About the Site

Washington Monument

Scope of the website.  

This website aims to describe, or at least list, all of the public fossils occurring in Washington’s architectural landscape.  The Galleries discuss particularly interesting fossils and how they became part of the urban scene.

It includes only fossils that are:

  • Public.  Fossils found in non-public areas – in office buildings, inaccessible behind guard desks, for example -- are not included.   Streets and museums are always public; lobbies are more problematic and vary case-by-case.  
  • Recognizable.   Most types of limestone are of biological origin, but many do not have fossils visible to the unaided eye.  True marbles will sometimes display heavily metamorphosed fossils best described as “blotches.”  Only fossils that can be recognized – even if in fragments -- are included.
  • Not a museum exhibit.  For example, the huge chunk of petrified stone found outside the Smithsonian Museum of Natural History’s Mall entrance is an intentional exhibit of an actual museum.  It is not part of the Accidental Museum.  

Why was this website created?   The author walks about the city extensively.  Over time, it became apparent to him that many buildings and other structures displayed a wide range of fossils.  Yet, with the exception of a few brief references in the USGS’s Building Stones of Our Nation’s Capital, a few, little-publicized pieces by and about the late Prof. James O’Connor, and scattered other published references, almost no information was published about the nature, age, and source of the fossils.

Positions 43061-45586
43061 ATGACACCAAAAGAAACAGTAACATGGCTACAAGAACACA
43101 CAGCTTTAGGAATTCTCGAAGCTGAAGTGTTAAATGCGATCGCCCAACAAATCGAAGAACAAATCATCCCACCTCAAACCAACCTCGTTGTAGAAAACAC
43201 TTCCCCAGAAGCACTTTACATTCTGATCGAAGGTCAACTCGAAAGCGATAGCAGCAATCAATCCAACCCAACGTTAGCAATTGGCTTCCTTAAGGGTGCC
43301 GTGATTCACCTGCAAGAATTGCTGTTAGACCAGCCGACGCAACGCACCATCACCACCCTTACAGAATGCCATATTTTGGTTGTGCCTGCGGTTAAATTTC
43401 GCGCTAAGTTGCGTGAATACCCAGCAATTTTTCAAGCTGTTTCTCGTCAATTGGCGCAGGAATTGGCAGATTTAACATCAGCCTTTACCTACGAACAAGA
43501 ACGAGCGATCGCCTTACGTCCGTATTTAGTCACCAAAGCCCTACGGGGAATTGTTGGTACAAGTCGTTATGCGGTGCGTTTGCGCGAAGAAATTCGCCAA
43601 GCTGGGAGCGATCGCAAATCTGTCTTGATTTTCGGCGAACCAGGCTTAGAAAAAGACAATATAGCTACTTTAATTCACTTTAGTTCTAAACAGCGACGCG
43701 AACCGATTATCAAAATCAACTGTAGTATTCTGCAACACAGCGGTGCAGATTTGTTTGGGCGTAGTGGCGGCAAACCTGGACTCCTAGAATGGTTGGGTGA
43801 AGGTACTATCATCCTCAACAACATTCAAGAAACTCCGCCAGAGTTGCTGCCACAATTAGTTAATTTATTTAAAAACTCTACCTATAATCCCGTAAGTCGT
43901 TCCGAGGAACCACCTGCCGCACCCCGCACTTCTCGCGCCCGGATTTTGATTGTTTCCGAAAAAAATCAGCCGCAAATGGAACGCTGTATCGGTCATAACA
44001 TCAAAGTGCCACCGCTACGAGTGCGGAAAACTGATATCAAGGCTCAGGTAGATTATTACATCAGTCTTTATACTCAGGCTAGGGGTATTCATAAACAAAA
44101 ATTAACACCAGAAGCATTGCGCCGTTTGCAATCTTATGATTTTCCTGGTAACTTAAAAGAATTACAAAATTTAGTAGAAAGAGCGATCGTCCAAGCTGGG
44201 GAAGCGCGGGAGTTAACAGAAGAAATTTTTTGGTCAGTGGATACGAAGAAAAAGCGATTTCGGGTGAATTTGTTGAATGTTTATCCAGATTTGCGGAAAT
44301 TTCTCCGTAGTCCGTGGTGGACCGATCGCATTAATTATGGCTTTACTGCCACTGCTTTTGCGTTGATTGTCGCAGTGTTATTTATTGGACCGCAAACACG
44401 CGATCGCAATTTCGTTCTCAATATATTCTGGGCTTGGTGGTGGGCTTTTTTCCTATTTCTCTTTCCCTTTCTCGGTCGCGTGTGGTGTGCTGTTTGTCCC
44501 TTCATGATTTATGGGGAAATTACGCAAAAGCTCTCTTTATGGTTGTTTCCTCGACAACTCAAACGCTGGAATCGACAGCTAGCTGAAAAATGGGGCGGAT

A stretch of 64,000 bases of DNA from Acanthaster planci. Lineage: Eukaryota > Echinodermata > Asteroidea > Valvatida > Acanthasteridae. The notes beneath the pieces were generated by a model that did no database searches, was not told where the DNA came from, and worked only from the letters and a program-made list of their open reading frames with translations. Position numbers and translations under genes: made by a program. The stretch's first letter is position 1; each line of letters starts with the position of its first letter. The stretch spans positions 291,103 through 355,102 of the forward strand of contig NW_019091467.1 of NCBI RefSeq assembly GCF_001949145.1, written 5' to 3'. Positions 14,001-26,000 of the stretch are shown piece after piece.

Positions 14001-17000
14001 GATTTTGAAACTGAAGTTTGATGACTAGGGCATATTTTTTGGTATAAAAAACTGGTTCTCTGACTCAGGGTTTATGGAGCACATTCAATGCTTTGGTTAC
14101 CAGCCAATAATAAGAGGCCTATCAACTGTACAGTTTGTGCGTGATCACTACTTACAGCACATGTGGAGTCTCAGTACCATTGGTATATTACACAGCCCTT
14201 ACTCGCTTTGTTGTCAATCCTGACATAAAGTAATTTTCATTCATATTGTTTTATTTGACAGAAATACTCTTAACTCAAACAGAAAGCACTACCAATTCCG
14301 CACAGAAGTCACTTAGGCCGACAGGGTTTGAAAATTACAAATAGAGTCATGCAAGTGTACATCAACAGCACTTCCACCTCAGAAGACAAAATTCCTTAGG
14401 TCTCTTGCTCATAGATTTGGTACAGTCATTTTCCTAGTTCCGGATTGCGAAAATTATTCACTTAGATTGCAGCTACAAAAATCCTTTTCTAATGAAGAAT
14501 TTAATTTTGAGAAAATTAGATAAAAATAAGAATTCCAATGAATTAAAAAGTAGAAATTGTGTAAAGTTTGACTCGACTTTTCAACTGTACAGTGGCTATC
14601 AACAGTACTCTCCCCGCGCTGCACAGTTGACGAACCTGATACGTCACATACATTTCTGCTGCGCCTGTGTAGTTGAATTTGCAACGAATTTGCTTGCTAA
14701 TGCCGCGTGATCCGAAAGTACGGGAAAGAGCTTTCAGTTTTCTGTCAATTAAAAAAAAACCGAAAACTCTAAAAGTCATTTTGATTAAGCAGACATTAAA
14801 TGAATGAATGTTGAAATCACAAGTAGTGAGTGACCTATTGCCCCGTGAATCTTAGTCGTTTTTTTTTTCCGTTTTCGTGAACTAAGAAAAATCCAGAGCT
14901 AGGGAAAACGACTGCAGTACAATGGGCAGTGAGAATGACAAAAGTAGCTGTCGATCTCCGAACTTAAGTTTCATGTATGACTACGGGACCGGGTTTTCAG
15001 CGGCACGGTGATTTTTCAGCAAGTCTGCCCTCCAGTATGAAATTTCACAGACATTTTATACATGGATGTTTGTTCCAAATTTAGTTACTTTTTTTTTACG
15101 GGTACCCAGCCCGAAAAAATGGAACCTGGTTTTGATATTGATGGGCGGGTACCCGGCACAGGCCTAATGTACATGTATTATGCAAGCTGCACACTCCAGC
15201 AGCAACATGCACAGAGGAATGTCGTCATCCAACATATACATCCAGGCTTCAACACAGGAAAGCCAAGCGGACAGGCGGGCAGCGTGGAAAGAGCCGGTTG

This website is intended to provide that information and to publicize the existence of the city’s “Accidental Museum of Paleontology.”  Across the city, every day people pass by fossils ranging from the Paleozoic to the present, as they live, work and visit.  The author believes that someone should provide a guide to this remarkable, public fossil display.

The website also discusses at least some of the architectural context for the fossils.  The author is interested in why the fossil-bearing stones were chosen and in the architectural history of the sites.

Taxonomy (def. “the science of classifying organisms into groups by structure, origin, common ancestor, etc.”)  This website is only one variant of a larger family of guides to urban geology, which are available online and in pamphlets.  This is not even the only geology guide for D.C. architecture.   The greatest example of such geology guides is the United States Geological Survey’s Building Stones of Our Nation’s Capital, available in full at the USGS website.  Building Stones is unparalleled in general scope and content, though it deals only briefly with fossils.  Other guides abound, including the following: